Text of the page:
Teal pumpkins offer alternative tricks and treats for kids with severe food allergies

John McDevitt
October 29, 2019 - 2:27 pm
Teal pumpkin Halloween bucket

John McDevitt/KYW Newsradio

PHILADELPHIA (KYW Newsradio) — Halloween usually means hoards of chocolate bars and sour gummies for trick-or-treaters, but not for all.

But in recent years, kids with life-threatening food allergies have been able to go door-to-door for safe treat alternatives, thanks to an initiative by Food Allergy Research and Education (FARE).

If you see a house displaying a teal pumpkin on the doorstep, that means there are non-food treats available, like stickers, fake vampire teeth or spider rings.


FARE launched the Teal Pumpkin Project nationally five years ago.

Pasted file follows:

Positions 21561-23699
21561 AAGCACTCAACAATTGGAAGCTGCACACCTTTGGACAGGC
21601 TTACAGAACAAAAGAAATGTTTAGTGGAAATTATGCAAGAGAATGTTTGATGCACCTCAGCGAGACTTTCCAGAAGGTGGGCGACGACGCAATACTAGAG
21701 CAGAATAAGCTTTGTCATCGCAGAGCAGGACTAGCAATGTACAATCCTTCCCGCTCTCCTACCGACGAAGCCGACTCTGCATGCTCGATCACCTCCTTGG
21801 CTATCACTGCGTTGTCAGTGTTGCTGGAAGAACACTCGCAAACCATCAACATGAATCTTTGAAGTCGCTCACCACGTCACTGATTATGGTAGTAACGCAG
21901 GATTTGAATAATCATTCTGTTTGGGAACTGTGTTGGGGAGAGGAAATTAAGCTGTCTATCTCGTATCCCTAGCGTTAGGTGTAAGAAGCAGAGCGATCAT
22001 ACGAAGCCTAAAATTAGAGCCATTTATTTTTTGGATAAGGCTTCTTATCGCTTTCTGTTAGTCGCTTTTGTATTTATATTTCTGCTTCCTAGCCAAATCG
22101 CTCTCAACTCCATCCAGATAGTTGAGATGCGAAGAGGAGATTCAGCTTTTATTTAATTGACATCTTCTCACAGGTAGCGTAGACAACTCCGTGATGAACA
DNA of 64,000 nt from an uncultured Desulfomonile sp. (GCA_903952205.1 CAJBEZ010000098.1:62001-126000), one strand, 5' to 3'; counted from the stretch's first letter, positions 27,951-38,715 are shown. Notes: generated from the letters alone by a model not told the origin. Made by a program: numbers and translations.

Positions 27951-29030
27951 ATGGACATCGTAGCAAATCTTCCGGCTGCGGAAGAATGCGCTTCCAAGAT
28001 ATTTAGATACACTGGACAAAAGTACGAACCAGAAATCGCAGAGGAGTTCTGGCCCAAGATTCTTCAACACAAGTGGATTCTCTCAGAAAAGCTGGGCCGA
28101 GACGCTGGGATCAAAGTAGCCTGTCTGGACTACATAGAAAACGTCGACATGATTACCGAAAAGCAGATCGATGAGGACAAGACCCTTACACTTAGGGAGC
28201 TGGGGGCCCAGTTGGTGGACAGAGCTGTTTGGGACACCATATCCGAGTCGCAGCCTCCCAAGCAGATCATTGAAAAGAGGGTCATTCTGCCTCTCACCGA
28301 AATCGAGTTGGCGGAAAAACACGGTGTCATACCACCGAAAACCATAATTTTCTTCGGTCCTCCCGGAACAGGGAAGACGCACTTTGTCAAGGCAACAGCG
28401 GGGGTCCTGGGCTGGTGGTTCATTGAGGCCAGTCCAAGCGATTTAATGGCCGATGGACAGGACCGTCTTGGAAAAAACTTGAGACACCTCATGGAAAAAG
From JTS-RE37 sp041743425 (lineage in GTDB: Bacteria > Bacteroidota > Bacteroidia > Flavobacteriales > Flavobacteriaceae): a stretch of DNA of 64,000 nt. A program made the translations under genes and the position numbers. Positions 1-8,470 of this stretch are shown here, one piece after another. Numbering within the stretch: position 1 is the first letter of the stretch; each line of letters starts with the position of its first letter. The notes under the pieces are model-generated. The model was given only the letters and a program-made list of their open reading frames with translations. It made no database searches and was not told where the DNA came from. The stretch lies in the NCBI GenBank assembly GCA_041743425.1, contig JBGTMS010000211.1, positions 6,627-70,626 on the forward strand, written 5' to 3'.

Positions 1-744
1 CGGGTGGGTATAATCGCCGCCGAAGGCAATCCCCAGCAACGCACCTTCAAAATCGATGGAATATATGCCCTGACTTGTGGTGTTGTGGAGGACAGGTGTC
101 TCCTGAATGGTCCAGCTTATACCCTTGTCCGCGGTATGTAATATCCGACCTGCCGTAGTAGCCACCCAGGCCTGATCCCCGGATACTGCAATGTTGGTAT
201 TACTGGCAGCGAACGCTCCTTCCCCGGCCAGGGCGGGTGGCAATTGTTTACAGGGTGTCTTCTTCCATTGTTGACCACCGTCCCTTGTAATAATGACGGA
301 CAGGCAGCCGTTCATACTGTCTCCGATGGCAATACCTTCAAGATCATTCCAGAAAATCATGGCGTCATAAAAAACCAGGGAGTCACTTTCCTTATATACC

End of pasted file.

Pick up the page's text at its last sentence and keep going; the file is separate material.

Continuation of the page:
“The packages that are handed out at Halloween are so small that it’s very difficult to know what all of the ingredients are,” said FARE CEO Lisa Gable. “The child usually ends up having to avoid all foods to make sure that they don't accidentally ingest one of their allergens, because if they do, they have to take an epinephrine auto-injector and call 911 and head off to the emergency room.  

“So you can imagine the stress and anxiety that comes with a holiday that is supposed to be the most fun holiday.”

Food allergies affect roughly 32 million Americans, including one in 13 children, according to FARE.

If you are displaying a teal pumpkin on your doorstep this year, you can add your house to an interactive and searchable map on FARE’s website, so families know which stops near them offer allergy-safe treats.

Dozens of houses are already registered in suburbs like Ardmore, Havertown or Collingswood, New Jersey.